and

"...you are not going to get the purity of image of a first rate Mak-Cass. If you had either of these F10 systems up against my 10" aspherized Gregorian Mak, you would instantly see what is what. Even at 250x you can see the difference, and at 600x it becomes glaringly obvious. Bring your's over and set it up beside the 10" Mak. I have a 10" Meade and have had C11 and C14s here also, so i know what is what."

 

A long and fascinating thread on Astromart from way back.  Worth a read.  http://www.astromart...&news_id=&page=

 

Interesting (very expert and logical) argument but from someone who is ignoring one of the most common "environmental variables", that is, the depth of our wallets.  That is a real-world variable that we have only some control over.  How about this for a variation on the question - "At what price point does a refractor always beat an SCT"?  Will a $1000 refractor always best a $1000 SCT (OTA's for common ground comparison).  For that variable, using OPT as a benchmark sorted by price, it buys a pedestrian 80mm Chinese-made triplet APO or a better ED doublet with FPL-53.  Compared to a $900 8 inch SCT Celestron or Meade.  Which would win in categories - planets, moon, splitting double-doubles, large globs, nebula and other faint fuzzies (and throw in color fidelity, contrast, observable distortion)???  Then, to change the environmental variable that we have control over, what about $3000, then $10000.  Would the conclusions be different?  Sounds like the higher in price you go, the refractor wins.  BUT, at the lower price point, the SCT is at least the equal and probably better at most categories. (I bookmarked the a-mart discussion, it is very in-depth and uses lots of big words, so will have to dig into it over time).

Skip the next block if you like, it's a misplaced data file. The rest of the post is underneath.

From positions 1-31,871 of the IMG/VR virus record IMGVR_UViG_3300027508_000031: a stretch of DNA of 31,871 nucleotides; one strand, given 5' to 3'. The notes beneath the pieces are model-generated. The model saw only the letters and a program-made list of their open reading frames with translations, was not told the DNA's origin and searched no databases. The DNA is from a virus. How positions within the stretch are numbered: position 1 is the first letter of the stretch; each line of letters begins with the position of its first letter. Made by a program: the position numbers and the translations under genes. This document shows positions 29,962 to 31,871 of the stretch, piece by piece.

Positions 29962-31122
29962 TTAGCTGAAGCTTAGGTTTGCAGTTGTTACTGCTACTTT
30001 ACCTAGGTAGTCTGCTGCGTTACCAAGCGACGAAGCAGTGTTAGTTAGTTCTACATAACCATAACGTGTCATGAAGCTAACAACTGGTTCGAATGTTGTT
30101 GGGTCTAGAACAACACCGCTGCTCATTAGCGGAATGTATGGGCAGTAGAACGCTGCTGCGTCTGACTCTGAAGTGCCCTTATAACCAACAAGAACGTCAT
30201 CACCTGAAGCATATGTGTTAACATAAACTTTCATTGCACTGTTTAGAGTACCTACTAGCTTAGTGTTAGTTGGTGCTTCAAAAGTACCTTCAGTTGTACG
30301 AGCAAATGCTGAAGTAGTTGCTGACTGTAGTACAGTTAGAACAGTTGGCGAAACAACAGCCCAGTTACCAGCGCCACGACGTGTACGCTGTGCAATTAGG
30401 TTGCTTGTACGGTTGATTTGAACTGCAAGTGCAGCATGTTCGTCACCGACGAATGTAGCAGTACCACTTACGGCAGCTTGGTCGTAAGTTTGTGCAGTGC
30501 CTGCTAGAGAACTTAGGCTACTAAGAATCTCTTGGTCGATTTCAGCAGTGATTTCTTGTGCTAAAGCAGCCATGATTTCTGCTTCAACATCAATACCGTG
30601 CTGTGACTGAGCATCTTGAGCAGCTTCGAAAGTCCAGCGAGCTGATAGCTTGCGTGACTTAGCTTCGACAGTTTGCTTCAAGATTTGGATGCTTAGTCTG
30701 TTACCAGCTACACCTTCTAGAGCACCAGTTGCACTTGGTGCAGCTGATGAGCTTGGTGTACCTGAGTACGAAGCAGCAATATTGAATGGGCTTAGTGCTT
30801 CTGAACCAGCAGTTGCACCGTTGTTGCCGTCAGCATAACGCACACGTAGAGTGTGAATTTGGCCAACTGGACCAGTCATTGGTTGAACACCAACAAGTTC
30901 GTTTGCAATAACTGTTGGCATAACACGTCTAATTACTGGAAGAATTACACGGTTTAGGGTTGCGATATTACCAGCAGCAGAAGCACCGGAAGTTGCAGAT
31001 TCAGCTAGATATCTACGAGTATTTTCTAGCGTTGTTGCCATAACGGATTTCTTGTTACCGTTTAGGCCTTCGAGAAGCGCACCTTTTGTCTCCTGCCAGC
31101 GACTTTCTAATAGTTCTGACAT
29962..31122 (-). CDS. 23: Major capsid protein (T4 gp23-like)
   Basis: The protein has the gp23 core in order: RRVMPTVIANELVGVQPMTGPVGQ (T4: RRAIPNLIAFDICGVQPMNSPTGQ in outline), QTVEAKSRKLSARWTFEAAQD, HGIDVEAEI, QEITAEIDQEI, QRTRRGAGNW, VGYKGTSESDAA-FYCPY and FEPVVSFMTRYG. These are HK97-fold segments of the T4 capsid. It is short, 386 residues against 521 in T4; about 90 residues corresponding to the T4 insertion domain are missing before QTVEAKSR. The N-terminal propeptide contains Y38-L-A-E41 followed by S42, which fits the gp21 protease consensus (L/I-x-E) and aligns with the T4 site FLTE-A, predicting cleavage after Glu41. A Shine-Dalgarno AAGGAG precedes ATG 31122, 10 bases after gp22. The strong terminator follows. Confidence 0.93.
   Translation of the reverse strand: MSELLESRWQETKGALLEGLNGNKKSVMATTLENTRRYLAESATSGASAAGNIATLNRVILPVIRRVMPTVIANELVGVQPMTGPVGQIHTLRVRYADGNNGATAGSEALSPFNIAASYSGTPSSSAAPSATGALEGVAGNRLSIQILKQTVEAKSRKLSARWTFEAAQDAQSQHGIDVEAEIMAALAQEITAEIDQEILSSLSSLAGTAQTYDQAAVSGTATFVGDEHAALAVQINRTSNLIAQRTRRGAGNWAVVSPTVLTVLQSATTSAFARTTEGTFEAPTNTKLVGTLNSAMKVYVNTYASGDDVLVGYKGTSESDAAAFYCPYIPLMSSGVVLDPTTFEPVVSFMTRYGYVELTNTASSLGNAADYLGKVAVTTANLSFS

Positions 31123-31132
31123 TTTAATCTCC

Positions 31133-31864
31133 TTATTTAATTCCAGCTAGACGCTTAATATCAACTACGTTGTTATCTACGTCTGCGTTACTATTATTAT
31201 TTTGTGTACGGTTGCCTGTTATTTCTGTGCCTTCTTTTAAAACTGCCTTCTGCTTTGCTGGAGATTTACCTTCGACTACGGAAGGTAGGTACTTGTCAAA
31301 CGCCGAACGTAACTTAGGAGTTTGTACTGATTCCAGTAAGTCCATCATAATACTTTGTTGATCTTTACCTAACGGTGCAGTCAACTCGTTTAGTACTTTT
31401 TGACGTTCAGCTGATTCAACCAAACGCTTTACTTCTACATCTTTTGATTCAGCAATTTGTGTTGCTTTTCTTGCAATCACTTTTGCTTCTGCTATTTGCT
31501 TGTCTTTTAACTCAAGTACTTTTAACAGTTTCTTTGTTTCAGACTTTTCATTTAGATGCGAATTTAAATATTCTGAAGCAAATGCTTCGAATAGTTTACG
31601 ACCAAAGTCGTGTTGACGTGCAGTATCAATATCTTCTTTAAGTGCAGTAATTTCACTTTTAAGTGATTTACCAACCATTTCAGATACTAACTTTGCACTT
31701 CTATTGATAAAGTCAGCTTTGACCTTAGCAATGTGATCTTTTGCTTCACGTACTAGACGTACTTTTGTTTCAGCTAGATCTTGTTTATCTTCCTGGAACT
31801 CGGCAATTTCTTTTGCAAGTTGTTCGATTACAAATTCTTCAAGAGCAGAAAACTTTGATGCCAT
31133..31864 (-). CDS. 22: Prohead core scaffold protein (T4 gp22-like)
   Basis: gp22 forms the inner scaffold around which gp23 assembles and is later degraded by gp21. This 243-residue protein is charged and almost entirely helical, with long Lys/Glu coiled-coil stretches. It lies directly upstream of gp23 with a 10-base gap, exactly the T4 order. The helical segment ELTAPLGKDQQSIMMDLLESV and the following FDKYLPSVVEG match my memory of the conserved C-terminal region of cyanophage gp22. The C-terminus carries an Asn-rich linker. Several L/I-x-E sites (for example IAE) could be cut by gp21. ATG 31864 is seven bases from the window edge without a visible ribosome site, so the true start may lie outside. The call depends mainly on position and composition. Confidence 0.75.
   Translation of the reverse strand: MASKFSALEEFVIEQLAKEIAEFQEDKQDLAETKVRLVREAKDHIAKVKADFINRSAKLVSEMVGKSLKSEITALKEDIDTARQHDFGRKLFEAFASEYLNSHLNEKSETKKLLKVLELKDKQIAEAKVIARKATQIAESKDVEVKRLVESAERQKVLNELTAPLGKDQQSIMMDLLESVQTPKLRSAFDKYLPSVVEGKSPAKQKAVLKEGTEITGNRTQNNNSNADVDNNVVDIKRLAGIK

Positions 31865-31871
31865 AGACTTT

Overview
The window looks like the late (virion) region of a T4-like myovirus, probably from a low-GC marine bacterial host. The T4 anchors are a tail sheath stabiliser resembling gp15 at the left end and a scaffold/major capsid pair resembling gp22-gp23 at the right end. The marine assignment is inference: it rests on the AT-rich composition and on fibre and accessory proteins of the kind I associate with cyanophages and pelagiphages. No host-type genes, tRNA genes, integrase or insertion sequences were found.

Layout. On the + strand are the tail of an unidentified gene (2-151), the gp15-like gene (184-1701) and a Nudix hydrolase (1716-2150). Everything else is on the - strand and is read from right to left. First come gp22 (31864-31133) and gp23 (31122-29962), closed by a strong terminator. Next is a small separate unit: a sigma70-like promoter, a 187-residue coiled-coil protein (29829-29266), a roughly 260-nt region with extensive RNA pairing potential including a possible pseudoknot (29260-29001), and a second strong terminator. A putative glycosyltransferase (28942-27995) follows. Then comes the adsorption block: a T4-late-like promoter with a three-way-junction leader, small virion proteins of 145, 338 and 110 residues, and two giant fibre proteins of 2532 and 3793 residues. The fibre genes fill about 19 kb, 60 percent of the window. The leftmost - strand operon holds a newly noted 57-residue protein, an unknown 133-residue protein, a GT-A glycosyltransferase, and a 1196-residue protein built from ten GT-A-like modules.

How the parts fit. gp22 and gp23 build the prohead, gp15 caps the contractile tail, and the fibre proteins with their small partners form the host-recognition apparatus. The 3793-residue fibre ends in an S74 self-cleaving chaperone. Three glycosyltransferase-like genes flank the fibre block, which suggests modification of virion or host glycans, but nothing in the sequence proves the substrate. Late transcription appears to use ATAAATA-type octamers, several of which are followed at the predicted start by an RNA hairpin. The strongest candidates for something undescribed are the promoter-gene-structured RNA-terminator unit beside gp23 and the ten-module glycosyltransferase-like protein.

Or am I wrong here??

 

:crazy:



#45 Asbytec

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Posted 16 October 2014 - 10:01 PM

I think it worthwhile to consider the difference between such a scope that does operate very near the theoretical limits and the scopes most of us can afford to own...